Nick Corcodilos started headhunting in Silicon Valley in 1979 and has answered over 30,000 questions from the Ask The Headhunter community.
In this special Making Sen$e edition of Ask The Headhunter, Nick shares insider advice and contrarian methods about winning and keeping the right job, on one condition: that you, dear Making Sense reader, send Nick your questions about your personal challenges with job hunting, interviewing, networking, resumes, job boards or salary negotiations. No guarantees — just a promise to do his best to offer useful advice.
Question: You always advise against divulging past salary in an interview because it might prejudice an employer’s offer. (“Never, Ever Disclose Your Salary to an Employer”) I disagree with you.
After going on over 25 fruitless interviews (most were second or third round) in the past nine months, I suspect most people would gladly reveal their salary history if required, as a sign of cooperation, and so as not to be disqualified. What do you say to this?
Nick Corcodilos: I would suggest that you’ve had 25 unsuccessful interviews because you’re too concerned about appeasing an interviewer. Instead, try to focus on projecting a clear impression of what’s important to you and what you’re worth.
An intelligent disagreement and discussion about salary reveals integrity and stimulates an important dialogue.
That’s the message behind my advice to withhold your salary history. It forces a candidate and an employer to negotiate based on the candidate’s future value. Why get stuck defending what your last employer paid you? (I’m sure you’d like to earn more in your next job than in the last, so don’t start with a disadvantage.)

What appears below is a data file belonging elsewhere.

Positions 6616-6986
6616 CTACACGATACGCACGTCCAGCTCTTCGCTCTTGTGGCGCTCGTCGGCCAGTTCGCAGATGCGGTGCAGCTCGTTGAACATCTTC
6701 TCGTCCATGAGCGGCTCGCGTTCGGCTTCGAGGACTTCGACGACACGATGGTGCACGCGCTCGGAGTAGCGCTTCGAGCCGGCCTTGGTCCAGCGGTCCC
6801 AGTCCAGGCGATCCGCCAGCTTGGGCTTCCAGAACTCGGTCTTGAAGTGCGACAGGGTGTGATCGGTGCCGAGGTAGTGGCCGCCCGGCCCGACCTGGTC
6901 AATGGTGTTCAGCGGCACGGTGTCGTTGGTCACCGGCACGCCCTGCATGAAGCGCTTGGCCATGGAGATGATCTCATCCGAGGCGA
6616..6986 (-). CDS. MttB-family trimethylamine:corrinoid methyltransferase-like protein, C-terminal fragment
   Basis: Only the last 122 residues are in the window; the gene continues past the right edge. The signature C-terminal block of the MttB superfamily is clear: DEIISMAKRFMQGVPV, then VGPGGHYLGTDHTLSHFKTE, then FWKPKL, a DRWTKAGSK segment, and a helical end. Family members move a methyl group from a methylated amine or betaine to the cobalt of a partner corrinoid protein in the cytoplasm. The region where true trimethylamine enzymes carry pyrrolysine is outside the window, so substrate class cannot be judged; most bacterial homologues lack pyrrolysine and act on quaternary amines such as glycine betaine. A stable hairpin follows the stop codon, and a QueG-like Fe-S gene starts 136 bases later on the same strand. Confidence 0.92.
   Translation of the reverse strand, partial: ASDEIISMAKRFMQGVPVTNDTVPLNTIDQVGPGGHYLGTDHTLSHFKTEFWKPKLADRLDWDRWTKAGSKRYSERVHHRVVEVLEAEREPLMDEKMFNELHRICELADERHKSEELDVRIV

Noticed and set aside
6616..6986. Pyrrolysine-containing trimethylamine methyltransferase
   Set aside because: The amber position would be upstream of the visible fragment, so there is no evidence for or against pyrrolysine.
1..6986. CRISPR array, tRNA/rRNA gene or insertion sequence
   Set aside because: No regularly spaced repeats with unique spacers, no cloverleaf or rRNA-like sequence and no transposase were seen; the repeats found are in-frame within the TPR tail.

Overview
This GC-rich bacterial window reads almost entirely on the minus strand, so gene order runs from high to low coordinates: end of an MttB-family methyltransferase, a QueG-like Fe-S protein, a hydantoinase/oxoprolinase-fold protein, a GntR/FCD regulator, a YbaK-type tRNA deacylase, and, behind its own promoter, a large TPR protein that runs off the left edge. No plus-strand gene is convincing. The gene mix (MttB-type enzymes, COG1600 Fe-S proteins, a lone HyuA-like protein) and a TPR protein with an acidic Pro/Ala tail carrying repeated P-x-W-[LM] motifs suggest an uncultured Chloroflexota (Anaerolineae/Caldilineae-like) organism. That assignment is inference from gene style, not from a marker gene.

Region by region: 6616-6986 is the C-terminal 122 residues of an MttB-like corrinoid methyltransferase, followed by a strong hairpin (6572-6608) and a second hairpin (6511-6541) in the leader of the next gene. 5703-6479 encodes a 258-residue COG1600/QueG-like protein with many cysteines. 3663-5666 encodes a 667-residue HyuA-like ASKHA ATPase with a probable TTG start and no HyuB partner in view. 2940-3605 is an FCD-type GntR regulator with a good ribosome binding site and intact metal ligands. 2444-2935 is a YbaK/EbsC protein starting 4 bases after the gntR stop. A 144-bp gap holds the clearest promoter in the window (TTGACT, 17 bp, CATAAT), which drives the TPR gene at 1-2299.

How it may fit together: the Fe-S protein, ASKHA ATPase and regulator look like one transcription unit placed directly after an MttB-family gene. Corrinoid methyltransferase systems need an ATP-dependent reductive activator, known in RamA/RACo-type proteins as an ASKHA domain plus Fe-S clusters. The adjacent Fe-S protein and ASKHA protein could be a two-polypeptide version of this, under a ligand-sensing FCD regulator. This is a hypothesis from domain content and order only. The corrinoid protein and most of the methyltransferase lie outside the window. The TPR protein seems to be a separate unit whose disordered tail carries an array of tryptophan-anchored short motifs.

This salary issue is more than a question of being cooperative. It’s about making sound judgments. In my opinion, an intelligent disagreement and discussion about salary reveals integrity and stimulates an important dialogue.
Employers who rely on salary history to judge you are trusting another company’s judgement of you. Think about that. It’s a tacit admission that they don’t know how to judge a job candidate’s value for themselves. How can any company claim to have a competitive edge when it doesn’t know how to calculate your value without your last employer’s cheat sheet?
What really matters is what you can do for this company now and in the future. Is the company able to make that judgment? Why does it need your last employer’s judgment about your salary?
Declining to divulge salary history is not about being uncooperative. It’s about shifting the interview to a higher plane. Don’t worry so much about getting disqualified. Any candidate can be cooperative, but few can demonstrate their value and get paid what they’re really worth.
Your value lies in what you can do next; not in what somebody paid you to do last year. If you learn to hold your ground properly you will earn a manager’s respect, and maybe the offer you deserve.
Please see “Revealing my salary earned me a lower job offer!” for tips about how to keep your salary confidential — and for an attitude adjustment.
Dear Readers: This issue comes up again and again. Do you disclose your salary history when applying for a job? If not, how do you avoid it?
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